What is Infertility?
Both the mare and the stallion can experience reproductive issues. Lack of estrous cycle in the mare and low production of sperm in the stallion are just two of the obstacles that may be seen in the breeding process. Calling in your veterinarian to evaluate both breeding partners may be necessary in order to determine where the infertility problem originates. Hormonal therapy and antibiotics in case of infection may be utilized to encourage a successful mating.
Infertility in horses is defined as the inability of a horse to conceive. Many factors can affect the ability of your mare or stallion to produce offspring.
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Symptoms of Infertility in Horses
Stallions – He may be sub fertile; he only manages to impregnate mares 50% of the time or less
- Small testicles
- Evidence of back pain
- Signs of arthritis
- Low sperm count
Mares - Failure to conceive in a breeding season; your mare may not conceive during a breeding season at all despite all efforts made
- Lack of willingness to mate
- Evidence of infection such as vulvar discharge
- Signs of injury
Causes of Infertility in Horses
The possible causes of infertility vary greatly for both stallions and mares.
- Endometritis – Typically the most common cause of infertility in mares; it is an inflammation of the uterine lining
- Infection – A large problem with infections are that they can go without being noticed for significant periods of time and are not easy to treat
- Inflammation - Ovarian hormones have a large part in inflammation of the uterus and can cause fertility problems as well
- Scarring/trauma – Injury to your horse’s reproductive organs can make conception difficult or impossible as well
- Hormonal – Abnormal cycles resulting in difficulty for the mare to conceive or carry to term
- Neoplasia – Tumors on your horse’s ovaries can cause her to struggle with fertility
- Low sperm count – This could be hereditary or directly related to your horse’s reproduction organs
- Testicular degeneration – Over time or even via trauma, your horse’s testes may not function as well as they once did resulting in lowered fertility
- Ejaculation issues – This could be a partial ejaculation concern or could be the side effect of other concerns/issues
- STDs – While relatively uncommon in horses, these diseases can result in fertility issues while your horse is infected and afterwards
- Trauma – Stallions can be injured by mares during breeding and this results in ongoing trauma to their penis; this can make mating very difficult as well
- Tumors – These can result in infertility for your stallion either via injury or sickness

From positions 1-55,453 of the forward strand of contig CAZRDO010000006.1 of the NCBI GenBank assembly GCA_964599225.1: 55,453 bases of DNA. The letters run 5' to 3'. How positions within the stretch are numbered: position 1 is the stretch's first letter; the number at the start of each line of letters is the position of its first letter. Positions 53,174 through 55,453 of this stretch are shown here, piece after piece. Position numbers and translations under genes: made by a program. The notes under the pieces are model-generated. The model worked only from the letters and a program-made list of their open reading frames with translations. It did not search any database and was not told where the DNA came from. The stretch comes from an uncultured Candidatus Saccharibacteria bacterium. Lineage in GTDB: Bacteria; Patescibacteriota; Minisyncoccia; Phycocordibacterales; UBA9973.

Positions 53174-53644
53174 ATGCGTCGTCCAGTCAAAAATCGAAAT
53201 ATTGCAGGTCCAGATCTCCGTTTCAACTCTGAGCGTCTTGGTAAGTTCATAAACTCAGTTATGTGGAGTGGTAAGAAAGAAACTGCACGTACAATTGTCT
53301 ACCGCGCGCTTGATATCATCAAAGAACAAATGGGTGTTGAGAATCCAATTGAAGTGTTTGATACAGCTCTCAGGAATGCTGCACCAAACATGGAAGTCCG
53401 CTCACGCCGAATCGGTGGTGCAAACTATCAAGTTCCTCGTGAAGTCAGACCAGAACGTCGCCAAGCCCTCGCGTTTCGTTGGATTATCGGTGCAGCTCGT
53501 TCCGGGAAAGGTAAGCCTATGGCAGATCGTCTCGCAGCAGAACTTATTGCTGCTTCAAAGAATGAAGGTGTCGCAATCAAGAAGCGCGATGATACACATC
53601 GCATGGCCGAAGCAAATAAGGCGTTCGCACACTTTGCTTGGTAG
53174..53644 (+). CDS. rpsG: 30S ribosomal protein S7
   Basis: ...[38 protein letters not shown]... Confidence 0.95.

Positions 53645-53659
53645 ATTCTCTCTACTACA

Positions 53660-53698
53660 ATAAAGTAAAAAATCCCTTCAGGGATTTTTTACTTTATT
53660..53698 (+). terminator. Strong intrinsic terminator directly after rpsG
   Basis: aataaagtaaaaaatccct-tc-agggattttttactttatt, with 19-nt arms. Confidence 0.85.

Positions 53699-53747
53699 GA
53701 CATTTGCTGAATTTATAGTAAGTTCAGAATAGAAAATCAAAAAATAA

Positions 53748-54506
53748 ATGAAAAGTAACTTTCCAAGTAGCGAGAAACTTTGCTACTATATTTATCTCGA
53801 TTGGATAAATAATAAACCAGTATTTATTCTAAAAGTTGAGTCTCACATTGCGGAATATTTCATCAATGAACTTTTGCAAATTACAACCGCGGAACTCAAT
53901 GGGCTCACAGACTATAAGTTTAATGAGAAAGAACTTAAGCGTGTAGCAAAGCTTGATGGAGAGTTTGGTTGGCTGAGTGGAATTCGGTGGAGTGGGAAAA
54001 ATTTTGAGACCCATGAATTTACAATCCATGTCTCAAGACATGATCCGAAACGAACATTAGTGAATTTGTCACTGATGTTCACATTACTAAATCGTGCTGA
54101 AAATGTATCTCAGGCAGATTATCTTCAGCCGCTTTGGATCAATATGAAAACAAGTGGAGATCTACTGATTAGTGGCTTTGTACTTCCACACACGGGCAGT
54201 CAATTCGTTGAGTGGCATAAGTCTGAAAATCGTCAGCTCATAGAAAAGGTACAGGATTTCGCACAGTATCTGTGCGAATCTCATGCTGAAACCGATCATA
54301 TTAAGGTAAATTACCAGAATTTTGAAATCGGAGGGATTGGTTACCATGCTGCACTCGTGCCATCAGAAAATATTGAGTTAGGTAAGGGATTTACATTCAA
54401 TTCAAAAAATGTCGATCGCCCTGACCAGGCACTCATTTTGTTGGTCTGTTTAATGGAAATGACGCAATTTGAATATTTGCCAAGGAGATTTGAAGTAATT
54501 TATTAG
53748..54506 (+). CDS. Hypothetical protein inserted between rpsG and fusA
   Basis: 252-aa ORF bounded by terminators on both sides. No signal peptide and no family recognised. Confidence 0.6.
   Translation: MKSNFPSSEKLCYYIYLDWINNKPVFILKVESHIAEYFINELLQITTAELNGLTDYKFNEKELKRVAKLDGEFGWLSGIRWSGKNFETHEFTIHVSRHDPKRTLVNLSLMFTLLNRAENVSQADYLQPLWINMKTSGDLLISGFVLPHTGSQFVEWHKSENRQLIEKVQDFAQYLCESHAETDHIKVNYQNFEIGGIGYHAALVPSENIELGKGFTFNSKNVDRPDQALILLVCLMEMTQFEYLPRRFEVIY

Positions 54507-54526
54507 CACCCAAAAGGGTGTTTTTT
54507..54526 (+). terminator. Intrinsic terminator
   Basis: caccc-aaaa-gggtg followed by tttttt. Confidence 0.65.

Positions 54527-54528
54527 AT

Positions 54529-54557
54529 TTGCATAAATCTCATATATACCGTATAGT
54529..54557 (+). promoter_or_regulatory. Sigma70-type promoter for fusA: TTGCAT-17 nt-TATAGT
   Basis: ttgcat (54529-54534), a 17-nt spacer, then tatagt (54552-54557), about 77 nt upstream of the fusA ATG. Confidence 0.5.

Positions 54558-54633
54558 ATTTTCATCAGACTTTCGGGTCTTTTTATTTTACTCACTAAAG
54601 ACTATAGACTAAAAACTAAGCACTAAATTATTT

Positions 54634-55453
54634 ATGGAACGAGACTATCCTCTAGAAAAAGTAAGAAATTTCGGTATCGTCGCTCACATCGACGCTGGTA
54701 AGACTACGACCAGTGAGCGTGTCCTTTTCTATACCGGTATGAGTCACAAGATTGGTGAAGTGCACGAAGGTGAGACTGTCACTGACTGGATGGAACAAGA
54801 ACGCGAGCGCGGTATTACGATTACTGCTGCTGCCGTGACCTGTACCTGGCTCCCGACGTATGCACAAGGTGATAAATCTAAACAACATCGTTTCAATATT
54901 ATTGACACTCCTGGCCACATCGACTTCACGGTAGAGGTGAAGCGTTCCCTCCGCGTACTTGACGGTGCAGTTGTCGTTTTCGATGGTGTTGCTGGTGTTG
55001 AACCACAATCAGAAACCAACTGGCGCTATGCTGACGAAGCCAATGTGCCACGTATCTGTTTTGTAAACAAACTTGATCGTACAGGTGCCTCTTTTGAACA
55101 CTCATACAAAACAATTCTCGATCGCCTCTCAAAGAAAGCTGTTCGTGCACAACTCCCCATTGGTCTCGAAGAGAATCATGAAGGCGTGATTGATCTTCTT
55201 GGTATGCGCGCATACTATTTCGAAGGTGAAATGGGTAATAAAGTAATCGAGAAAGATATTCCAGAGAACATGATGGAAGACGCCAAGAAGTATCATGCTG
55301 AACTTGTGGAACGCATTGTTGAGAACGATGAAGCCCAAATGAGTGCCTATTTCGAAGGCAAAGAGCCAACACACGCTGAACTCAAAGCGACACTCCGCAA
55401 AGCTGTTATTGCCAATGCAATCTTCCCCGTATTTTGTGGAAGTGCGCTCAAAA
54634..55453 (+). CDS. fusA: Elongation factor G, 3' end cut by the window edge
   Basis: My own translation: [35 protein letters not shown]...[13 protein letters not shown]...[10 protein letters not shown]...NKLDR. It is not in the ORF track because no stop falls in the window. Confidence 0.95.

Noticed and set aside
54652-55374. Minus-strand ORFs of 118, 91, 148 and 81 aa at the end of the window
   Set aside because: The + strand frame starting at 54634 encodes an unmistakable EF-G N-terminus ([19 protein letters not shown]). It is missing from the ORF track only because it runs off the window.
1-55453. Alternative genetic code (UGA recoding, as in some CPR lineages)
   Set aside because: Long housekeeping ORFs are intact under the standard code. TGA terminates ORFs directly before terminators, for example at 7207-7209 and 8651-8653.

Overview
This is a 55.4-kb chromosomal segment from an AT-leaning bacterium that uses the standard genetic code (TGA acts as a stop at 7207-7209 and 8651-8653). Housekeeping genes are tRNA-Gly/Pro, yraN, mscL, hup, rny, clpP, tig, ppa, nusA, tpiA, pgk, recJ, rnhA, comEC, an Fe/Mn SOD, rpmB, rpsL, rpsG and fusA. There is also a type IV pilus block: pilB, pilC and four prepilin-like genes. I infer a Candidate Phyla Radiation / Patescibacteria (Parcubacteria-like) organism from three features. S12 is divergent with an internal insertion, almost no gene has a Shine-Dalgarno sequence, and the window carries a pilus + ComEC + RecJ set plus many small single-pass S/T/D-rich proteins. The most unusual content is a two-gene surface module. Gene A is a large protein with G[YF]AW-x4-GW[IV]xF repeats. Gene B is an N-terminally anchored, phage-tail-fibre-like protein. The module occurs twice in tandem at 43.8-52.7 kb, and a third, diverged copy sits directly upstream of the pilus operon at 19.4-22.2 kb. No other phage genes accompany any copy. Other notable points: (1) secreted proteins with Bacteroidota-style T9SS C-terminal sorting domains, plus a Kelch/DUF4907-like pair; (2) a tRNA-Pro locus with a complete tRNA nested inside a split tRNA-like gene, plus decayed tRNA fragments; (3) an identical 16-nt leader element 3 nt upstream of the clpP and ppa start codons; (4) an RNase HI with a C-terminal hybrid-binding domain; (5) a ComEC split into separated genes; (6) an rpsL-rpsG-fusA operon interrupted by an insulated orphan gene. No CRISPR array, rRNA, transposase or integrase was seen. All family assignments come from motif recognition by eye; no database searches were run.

Diagnosis of Infertility in Horses
Diagnosis of infertility will be done via a physical exam of your horse by his or her veterinarian. The physical exam will allow your veterinarian to find any obvious causes of infertility such as twisted testes in your stallion, or injury to your horse’s reproductive organs in the mare.
Once the physical exam is done, imaging may be necessary as well. One imaging test used is the ultrasound. Ultrasounds allow your veterinarian to get a better look at your horse’s internal organs to determine possible causes for the infertility. An endoscopy of the urethra of the stallion may be suggested. Biopsies can be taken from your mare’s uterus and if your stallion has any tumors those may be biopsied as well. Tests may also be run on semen, uterine cultures or blood to determine underlying causes of infertility. In some cases, there can be more that one problem, encountered concurrently, that is causing the infertility of either horse.
Treatment of Infertility in Horses
Treatment of your horse’s infertility will largely be dependent on the underlying causes. In the event of STDs, infections and hormone imbalances for example, medication management may be an option to get these underlying issues controlled. If endometritis is the concern, there are options such as a routine of douching your mare’s uterus with a salt solution that can result in increased fertility. Cleansing of the penis of the stallion in the case of sheath irritation, NSAIDs due to injury, and surgery in the case of tumors may be required. Regulation of the estrous cycle and sexual rest for the stallion are other treatment methods that may be employed.
Recovery of Infertility in Horses
Ongoing follow up will be necessary as directed by your veterinarian. Recovery time will be dependent on what, if any procedures were done. Changes may be necessary to accommodate aging horses to assist them in mounting when breeding for example. Most concerns are not life threatening to your horse and many of the fertility issues can be treated accordingly.